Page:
Sharing Your Email Subscriber List for Event Marketing Purposes? Read This First. by Laura Ashley @tailoredmail

Sharing your email subscriber list for event marketing purposes? Read this first. by Laura Ashley @tailoredmail

Sharing Your Email Marketing Subscriber List for Event Marketing Purposes? Read This First.

I recently received an email inviting me to a local event called Mamacon. In actuality, it was a relevant message, as I am a mom.  However, I was one hundred percent confident that I had not subscribed to Mamacon’s email list.  It wasn’t until I visited the site and took a look at the sponsors that I figured out why I received the email.  One of the sponsors was a parenting site to which I am an email subscriber.

When I then scrolled down to see if I could unsubscribe specifically from Mamacon’s emails, rather than opting out of both Mamacon and the parenting site, I found I was only offered a single unsubscribe option.  Incidentally, it mentioned neither Mamacon, nor the parenting site, but instead it referred to something called iBuilder.  Huh?  It then linked to the Vertical Response terms of service, which made little sense to me.  I was left with a poor taste in my mouth for everyone involved.  unsubscribe

So was there any wrongdoing?  Put simply, no.  The reality is that CAN-SPAM wasn’t violated.  There is actually no requirement in CAN-SPAM to get permission to email anyone.  The only real requirement is that my resulting opt-out request is honored within 10 days.  That said, I would be less likely to unsubscribe if one or more of the following had occurred:

  • The parenting site had sent the message themselves, promoting specifically their own presence at the events and the benefits of visiting their booth, watching their presentation, etc.
  • I was told up front why I was getting the email in the first place.  The email from Mamacon, at the very top of the email, should have stated that I was receiving the email because I was a subscriber to the parenting site and that it was being sent from one of their trusted partners.
  • More than one opt-out choice was provided. The option should have been offered to either a) unsubscribe from the Mamacon list or b) unsubscribe from all emails from the parenting site and its partners.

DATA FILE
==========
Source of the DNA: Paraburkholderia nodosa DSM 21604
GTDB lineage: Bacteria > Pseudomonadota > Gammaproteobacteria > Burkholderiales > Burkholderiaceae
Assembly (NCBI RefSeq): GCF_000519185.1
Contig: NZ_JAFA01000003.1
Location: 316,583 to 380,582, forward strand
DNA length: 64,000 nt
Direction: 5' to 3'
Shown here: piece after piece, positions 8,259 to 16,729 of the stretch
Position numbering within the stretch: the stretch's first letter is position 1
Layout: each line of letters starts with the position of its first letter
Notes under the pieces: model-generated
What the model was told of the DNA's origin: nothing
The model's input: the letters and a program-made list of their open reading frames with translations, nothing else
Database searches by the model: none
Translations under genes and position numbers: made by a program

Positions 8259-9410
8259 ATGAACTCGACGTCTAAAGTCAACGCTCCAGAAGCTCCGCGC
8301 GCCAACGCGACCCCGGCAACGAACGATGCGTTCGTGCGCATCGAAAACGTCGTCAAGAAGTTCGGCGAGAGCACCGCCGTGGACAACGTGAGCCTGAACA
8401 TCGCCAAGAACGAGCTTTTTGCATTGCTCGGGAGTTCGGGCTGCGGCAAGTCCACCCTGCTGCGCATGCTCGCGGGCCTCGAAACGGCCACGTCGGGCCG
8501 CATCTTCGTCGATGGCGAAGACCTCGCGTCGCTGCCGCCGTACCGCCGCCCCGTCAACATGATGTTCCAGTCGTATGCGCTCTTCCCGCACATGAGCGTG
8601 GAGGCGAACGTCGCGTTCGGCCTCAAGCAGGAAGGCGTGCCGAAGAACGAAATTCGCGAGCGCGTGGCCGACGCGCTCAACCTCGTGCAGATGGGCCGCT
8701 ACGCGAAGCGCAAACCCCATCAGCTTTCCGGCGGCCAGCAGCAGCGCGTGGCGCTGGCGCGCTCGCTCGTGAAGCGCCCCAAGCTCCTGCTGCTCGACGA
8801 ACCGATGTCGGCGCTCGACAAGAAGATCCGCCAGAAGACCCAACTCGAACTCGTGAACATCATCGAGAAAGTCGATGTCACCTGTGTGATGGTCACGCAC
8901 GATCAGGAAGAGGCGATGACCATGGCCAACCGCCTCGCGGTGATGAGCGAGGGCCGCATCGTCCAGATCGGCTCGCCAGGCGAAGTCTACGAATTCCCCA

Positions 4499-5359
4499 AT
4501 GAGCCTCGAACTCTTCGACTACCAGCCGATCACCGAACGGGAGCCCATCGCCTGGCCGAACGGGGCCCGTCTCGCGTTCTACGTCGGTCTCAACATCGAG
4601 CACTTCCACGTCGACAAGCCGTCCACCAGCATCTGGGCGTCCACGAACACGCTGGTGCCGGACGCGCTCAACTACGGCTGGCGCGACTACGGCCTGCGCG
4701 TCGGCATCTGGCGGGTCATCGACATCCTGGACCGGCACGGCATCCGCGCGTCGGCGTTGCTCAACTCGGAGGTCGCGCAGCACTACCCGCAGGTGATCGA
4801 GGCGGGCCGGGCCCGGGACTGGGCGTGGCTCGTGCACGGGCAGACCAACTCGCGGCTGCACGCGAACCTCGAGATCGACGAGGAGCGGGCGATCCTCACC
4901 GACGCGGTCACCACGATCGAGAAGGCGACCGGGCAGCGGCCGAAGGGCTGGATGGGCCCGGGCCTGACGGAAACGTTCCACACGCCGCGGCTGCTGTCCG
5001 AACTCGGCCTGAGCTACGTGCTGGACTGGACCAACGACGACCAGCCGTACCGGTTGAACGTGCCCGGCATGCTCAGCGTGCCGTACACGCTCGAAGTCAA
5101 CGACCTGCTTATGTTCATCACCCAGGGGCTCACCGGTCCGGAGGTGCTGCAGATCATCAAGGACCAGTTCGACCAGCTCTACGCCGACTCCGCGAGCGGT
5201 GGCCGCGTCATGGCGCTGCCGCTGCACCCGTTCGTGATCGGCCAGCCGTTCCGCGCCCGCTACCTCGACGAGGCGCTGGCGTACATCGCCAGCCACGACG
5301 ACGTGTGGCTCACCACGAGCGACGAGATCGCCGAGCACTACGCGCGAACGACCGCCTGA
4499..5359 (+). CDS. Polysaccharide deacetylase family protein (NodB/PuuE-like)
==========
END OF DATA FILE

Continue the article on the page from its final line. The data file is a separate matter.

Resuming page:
Ultimately, the responsibility for properly handling the list rests with the list owner.

Takeaway: If you plan to attend an event in the near future and would like to make sure your subscribers know about it, the best way is to communicate the details yourself.  Simply turning over your list may not only confuse your subscribers, it may turn them off of your organization entirely.


Meet the author:

Raingal7

Raingal7

Laura is a seasoned email and database marketing strategist who has done both business-to-business demand generation and business-to-consumer lifecycle marketing. She has worked with some of the savviest email marketing organizations in the retail, travel, gaming and technology industries. Laura is currently Director of Market Development at TailoredMail, a Seattle-based email service provider who specializes in making email campaigns and landing page content more personalized, social and mobile-friendly.

Connect with: Raingal7

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  • Lynn Dalsing
    April 19, 2012 at 6:27 pm

    Laura, these are great points! Any time that a company is allowing 3rd-party offers to be sent to their list, they should do the following:
    1. Include the name of the list the consumer is subscribed to in the mailfrom and mailfrom friendly (so that before even opening the email, it’s clear that the email is coming from a brand the subscriber is familiar with).

    2. There should be an unsubscribe link for the advertiser (the 3rd-party) and for the publisher (the list owner).

    3. The list owner must have permission to send 3rd-party offers to the list.

    If anyone wants more info on how to handle acquisition email from the publisher side, you can also check out our blog here: http://blog.ividence.com/en/archives/two-core-principles-of-acquisition-email-for-publishers-2

    • Laura Ashley
      April 20, 2012 at 6:16 pm

      Completely agree, Lynn. This seems basic, but there are always “newbee” email marketers entering the ranks. Thank you for reading and commenting!

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